Christopher Somerville has walked more miles than most but in Walking the Bones of Britain he has not only tramped the length of Britain; he’s also travelled back in time. It’s a journey of a thousand miles taken over a mind-blowing period of three billion years and his time travel began back in the last century when, as a teacher, he (naughtily) tore a geological page out of a classroom atlas. He had suddenly been beguiled by the colourful rippling layers which portrayed our oldest rocks in the top left and the youngest in the south-east: from the gneiss of the Outer Hebrides to the mud banks by the Essex marshes. Wouldn’t it be nice to walk through, across and over all those different ribbons of rock?

Main image: Loch Coruisk, below the Cuilin mountains on the Isle of Skye | Credit: Shutterstock

The map was then tucked away in a drawer for forty years until there was a suitable window of opportunity. Somerville had already wandered many of the places that caught his eye but now wanted to link them all together via a spider’s web of long distance paths, old drove roads, canal towpaths and a voyage down the Thames through the heart of London. Along the way, there’s geology under every footstep but also plenty of stories which connect our rocks to our wider culture. Our towns, our buildings, our food, our wildlife and our woods are all influenced by what happened all those eons ago. And the industrial revolution was fired by that dark matter known as coal.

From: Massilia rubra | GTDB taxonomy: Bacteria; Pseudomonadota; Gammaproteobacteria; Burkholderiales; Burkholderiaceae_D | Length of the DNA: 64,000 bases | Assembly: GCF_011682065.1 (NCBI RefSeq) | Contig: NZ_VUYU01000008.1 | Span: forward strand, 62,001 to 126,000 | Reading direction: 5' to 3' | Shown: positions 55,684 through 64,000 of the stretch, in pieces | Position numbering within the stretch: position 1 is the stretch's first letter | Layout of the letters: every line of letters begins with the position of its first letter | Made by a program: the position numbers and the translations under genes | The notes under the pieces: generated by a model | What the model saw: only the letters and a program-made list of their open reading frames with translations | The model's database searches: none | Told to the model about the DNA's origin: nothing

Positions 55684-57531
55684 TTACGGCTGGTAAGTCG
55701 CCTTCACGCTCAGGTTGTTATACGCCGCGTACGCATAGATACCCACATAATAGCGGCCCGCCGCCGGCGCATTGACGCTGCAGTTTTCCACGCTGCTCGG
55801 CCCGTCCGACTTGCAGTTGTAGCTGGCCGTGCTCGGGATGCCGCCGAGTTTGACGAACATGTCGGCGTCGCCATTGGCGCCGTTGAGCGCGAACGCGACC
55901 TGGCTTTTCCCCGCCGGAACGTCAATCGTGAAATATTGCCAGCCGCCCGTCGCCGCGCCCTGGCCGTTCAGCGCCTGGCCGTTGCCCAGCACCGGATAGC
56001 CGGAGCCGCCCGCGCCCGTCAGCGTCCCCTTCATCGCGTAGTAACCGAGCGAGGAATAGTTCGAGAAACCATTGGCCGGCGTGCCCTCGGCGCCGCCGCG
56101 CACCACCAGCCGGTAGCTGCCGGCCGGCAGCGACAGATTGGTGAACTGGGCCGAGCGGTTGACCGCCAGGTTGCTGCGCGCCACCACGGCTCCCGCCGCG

Walking the Bones of Britain - Front Cover

Ironically, the author admits geology was a bit of a bore when he was at school. He struggled to get his head around laminated rhyolites and tuffaceous breccias, but that sneaky map helped open his eyes. Here, on Skye, was the crumbly escarpment of Trotternish; there were the loch-splattered wastes of Rannoch Moor. Here was the small but extraordinary fossilised forest in Glasgow; there were the lonely lead smelting sites in the Yorkshire Dales. Here was the deep shady gorge of Miller’s Dale in the Peak District; there was Northamptonshire’s Blisworth canal tunnel, where Cornish miners took twelve years to hack through a trifle of sandstone, limestone and mudstone.

The narrative helps demystify some of our more daunting geological technicalities and the nine-month journey is laced with humour and history. The immense timescales are sometimes difficult to fully comprehend but at least you’ll be pleased you weren’t out hillwalking when a meteorite smashed into the north-west coast of Scotland more than 1,000 million years ago!

Walking the Bones of Britain is published by Doubleday (hardback, £25)

When contributors to The Great Outdoors aren’t out walking, some like to relax with a good book. Read their outdoor book reviews and discover your next adventurous bedtime story.